Researchers are trying to take a negative impact from red tide and turn it into a positive. The focus is on dead fish and whether they can be turned into fertilizer.
Adam Catasus held his nose as he stirred up a vat of dead fish.
"Gonna churn it up like a cauldron. Cauldron of what? Of dead fish, bacteria, and flies," he said.
Catasus work may not smell all that nice, but he hopes it will lead to new ways to mitigate red tide.
"It looks really disgusting but it looks like perfect compost," said Catasus.
Catasus is a scientist at Florida Gulf Coast University's water school. His team is working with mote marine and the FWC.
This week, they began composting the dead fish on a large scale. They want to see how the animals decompose and whether the result can be used as an organic fertilizer.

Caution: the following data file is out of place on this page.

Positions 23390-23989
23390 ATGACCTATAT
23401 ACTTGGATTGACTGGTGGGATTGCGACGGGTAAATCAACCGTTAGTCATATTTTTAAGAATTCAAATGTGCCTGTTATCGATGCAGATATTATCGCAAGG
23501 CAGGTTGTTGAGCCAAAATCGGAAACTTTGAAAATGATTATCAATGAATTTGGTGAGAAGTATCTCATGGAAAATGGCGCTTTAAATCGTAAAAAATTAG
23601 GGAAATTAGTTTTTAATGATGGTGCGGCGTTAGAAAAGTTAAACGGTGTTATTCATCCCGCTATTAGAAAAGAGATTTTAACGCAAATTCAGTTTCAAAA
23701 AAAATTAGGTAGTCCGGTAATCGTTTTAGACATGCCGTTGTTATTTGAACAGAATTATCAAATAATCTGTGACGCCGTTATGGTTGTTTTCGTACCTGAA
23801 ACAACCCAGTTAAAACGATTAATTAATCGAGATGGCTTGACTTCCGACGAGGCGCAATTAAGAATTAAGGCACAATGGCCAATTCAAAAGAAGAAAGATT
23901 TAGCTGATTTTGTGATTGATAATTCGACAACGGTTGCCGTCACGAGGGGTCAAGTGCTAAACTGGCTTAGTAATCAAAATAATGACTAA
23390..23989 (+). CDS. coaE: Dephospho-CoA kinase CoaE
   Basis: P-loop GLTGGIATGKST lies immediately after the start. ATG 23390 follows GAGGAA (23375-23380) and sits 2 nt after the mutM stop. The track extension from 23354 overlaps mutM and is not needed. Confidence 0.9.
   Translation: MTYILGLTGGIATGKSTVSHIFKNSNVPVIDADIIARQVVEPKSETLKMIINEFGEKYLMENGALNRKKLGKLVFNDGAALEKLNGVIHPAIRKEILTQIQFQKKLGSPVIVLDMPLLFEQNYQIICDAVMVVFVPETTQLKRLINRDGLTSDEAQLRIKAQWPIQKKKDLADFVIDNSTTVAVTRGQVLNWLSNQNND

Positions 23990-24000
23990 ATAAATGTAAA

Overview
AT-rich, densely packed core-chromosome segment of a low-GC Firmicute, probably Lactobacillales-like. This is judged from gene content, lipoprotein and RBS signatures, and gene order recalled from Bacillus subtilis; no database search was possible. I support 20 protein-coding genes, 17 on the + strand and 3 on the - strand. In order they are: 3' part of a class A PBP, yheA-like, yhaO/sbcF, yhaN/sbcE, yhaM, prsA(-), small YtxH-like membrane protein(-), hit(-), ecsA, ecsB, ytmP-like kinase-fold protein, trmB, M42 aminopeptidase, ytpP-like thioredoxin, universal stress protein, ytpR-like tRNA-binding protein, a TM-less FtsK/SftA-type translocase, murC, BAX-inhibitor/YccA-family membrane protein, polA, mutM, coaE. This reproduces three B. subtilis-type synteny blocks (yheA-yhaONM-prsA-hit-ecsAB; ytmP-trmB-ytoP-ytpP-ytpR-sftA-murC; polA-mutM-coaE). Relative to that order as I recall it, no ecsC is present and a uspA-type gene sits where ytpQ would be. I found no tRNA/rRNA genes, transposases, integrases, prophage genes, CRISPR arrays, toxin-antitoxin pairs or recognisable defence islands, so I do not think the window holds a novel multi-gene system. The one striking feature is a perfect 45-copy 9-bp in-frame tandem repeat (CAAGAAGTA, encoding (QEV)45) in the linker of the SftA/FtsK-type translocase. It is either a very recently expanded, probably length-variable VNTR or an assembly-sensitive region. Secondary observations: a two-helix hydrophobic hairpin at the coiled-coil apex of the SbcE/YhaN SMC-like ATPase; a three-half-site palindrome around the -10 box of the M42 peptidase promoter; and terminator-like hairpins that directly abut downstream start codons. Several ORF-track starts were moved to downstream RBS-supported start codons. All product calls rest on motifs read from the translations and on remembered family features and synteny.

"No one's done this with red tide fish that have died from an algae bloom," he said.
Which could make a positive impact on Florida businesses.
"We have large commercial fisheries and we have blooms killing the fish, how can we improve things economically and ecologically for Florida," Catasus said.
Researchers also want to find out if dead fish contains nutrients that feed red tide. And whether removing them from the water, also reduces fuel, enabling the toxic algae bloom to continue.
Pinellas County alone has cleaned up around 3 million pounds of dead fish and other red tide debris in the span of about two months.
So research like this, could have a profound impact on how the Bay area handles red tide debris moving forward.
"Even though it smells really bad and it's frustrating to work with, it can also increase the ability to move forward. How can we improve on this situation," said Catasus.
Florida Gulf Coast University says its water school got funding for its research from the state's red tide mitigation program.
The scientists plan to observe the vats of fish for about six weeks.